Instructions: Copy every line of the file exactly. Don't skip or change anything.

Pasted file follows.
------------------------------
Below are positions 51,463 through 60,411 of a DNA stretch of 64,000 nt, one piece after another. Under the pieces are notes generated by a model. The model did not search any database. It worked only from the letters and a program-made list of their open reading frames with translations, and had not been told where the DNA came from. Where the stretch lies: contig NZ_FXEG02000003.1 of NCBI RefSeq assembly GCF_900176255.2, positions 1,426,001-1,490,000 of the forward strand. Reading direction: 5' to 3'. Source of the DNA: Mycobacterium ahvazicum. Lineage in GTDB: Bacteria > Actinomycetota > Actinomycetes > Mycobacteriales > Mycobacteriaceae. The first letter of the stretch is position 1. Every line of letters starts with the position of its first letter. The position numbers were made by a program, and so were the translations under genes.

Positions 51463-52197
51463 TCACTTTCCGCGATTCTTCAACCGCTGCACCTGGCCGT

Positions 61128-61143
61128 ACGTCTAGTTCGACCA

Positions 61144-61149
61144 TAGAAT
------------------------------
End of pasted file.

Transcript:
Below are positions 51,463 through 60,411 of a DNA stretch of 64,000 nt, one piece after another. Under the pieces are notes generated by a model. The model did not search any database. It worked only from the letters and a program-made list of their open reading frames with translations, and had not been told where the DNA came from. Where the stretch lies: contig NZ_FXEG02000003.1 of NCBI RefSeq assembly GCF_900176255.2, positions 1,426,001-1,490,000 of the forward strand. Reading direction: 5' to 3'. Source of the DNA: Mycobacterium ahvazicum. Lineage in GTDB: Bacteria > Actinomycetota > Actinomycetes > Mycobacteriales > Mycobacteriaceae. The first letter of the stretch is position 1. Every line of letters starts with the position of its first letter. The position numbers were made by a program, and so were the translations under genes.

Positions 51463-52197
51463 TCACTTTCCGCGATTCTTCAACCGCTGCACCTGGCCGT

Positions 61128-61143
61128 ACGTCTAGTTCGACCA

Positions 61144-61149
61144 TAGAAT